There is a debate in business and academic circles around how leaders are made. This goes beyond the age-old question of whether leaders are made or born. I think that has been answered a long time ago: leaders are made, not born.
I have a strong point of view on this topic after more than 35 years of working with CEOs and senior executives across the globe. Teaching leadership to a class of students, or even giving a seminar on leadership to executives, is about as effective in developing leaders as reading a cookbook would be in developing chefs. It’s not just the information, but it’s also the doing that develops skills—and being a leader demands a specific skill set, just as being a chef does.
Listening to an entertaining and informative lecture, or even reading one of the many books on leadership, does not develop leadership skills. It fills the head with good information, but not skills. We will know more about leadership, but we can’t be a leader with information alone.
That’s why I believe leadership can’t be taught, but it can be learned. And learning leadership is akin to learning any other skill. Beyond knowledge of the subject, there must be the appetite to be a leader and the courage to act in accordance with the principles of leadership. Too many people attend a course on leadership or an executive seminar on leadership taught by some of the best-known leaders and walk out the door more informed, but not more committed to being a leader. They wind up with clever quotes and examples, yet still avoid putting themselves in situations that call for real leadership.
Becoming a Leader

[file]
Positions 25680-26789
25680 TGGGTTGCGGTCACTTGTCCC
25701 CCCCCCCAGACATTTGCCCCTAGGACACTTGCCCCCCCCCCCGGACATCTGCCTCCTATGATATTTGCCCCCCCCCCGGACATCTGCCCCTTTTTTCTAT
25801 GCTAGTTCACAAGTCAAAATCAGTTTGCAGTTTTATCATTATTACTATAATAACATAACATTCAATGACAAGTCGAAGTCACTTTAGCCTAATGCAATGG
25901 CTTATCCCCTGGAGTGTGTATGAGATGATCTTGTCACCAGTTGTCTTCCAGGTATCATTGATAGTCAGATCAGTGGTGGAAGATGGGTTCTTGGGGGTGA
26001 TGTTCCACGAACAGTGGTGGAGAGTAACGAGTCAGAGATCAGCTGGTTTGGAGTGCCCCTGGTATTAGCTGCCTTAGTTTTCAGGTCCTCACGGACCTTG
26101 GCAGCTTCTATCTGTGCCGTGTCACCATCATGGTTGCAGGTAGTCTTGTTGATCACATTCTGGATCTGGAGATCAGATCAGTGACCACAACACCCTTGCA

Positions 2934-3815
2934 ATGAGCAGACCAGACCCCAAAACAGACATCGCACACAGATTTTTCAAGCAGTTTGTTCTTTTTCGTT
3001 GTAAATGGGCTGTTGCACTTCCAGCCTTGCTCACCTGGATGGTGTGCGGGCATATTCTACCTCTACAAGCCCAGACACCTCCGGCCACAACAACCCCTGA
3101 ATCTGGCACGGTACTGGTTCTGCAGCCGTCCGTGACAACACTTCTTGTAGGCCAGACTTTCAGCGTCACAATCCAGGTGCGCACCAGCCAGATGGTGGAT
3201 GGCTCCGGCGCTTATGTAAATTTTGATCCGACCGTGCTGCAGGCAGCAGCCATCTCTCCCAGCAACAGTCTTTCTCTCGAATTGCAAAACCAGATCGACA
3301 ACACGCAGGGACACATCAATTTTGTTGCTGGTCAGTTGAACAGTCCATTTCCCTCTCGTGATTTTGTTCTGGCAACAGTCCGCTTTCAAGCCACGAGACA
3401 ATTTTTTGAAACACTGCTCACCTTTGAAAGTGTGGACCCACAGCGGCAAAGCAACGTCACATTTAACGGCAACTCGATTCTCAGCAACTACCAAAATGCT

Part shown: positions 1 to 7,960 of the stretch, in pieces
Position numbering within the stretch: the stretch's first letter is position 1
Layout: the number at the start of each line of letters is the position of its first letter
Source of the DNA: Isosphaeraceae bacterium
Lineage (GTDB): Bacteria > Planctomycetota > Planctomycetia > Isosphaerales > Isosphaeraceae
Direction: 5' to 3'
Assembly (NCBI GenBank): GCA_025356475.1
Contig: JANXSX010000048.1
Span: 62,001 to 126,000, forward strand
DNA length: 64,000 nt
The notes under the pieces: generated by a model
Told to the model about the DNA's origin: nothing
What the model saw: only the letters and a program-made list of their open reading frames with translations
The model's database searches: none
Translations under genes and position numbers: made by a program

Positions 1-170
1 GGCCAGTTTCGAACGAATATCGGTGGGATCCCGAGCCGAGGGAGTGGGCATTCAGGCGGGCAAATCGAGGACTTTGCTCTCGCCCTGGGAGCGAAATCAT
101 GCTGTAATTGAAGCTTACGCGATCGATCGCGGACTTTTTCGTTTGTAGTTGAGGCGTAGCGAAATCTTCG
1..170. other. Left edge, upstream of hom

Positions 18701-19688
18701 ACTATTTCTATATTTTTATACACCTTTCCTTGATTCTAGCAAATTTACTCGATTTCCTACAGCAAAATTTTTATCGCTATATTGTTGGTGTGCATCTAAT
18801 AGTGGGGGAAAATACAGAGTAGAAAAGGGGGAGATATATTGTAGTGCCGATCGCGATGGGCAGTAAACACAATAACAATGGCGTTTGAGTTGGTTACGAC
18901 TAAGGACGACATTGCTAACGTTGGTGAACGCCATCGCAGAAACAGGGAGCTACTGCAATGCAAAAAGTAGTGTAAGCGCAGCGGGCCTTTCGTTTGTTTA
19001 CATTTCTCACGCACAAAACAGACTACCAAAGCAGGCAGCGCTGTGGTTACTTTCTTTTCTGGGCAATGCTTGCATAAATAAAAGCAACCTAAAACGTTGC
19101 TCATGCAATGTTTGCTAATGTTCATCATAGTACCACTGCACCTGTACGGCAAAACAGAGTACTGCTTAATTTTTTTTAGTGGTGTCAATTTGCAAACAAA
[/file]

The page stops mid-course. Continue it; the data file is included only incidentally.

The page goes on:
For those with the courage and commitment to being a leader, very little teaching is required. They learn by doing; through experience, not words. They are the ones who volunteer for all the crappy jobs inside the company. They join the teams trying to solve the biggest problems. They take on the assignment of cleaning up a troubled division. They don’t stop at going to a leadership seminar, assuming they now have what it takes; they go to work. They watch other leaders face difficult situations and they internalize those lessons. Do they always win? Nope. Do they always learn something invaluable about leadership and themselves? Absolutely. Do they grow their leadership “muscles”? Definitely.
Don’t just read a book or go to a seminar; let your life’s work be the book that someone else reads and the seminar others attend.
Let’s look at some very famous and well-respected leaders. I think there would be pretty much unanimous agreement that the following individuals displayed great courage and positive leadership:
- Abraham Lincoln
- Thomas Jefferson
- Martin Luther King
- Mother Teresa
- Mahatma Gandhi
- Winston Churchill.
So, my question is very simple. What leadership class did they take? Did they attend a seminar on leadership? Did they go to the World Business Forum in New York City and listen to Jack Welch or Jim Collins? Did they read The 21 Irrefutable Laws of Leadership or any of the many popular books on leadership found on the Amazon bestseller list?
Obviously not. They weren’t taught leadership in a classroom or a seminar. They learned it through experience. How? By reading history books and stories about great leadership in the past, by having a cause that was bigger than their own needs, by putting themselves in harm’s way and wading into the issues others avoided, and by having faith in themselves, their vision, and other people.
My advice to those seeking to develop greater leadership skills: don’t rely only on the classroom of seminars and workshops. Instead, get out into the world. Find a big problem and volunteer to fix it. Take on the worst assignments at work. Study great leaders—read about them. Don’t just blindly follow the information passed out by professors and leadership gurus; do your own homework. Leadership can be learned, if you have the courage and commitment.
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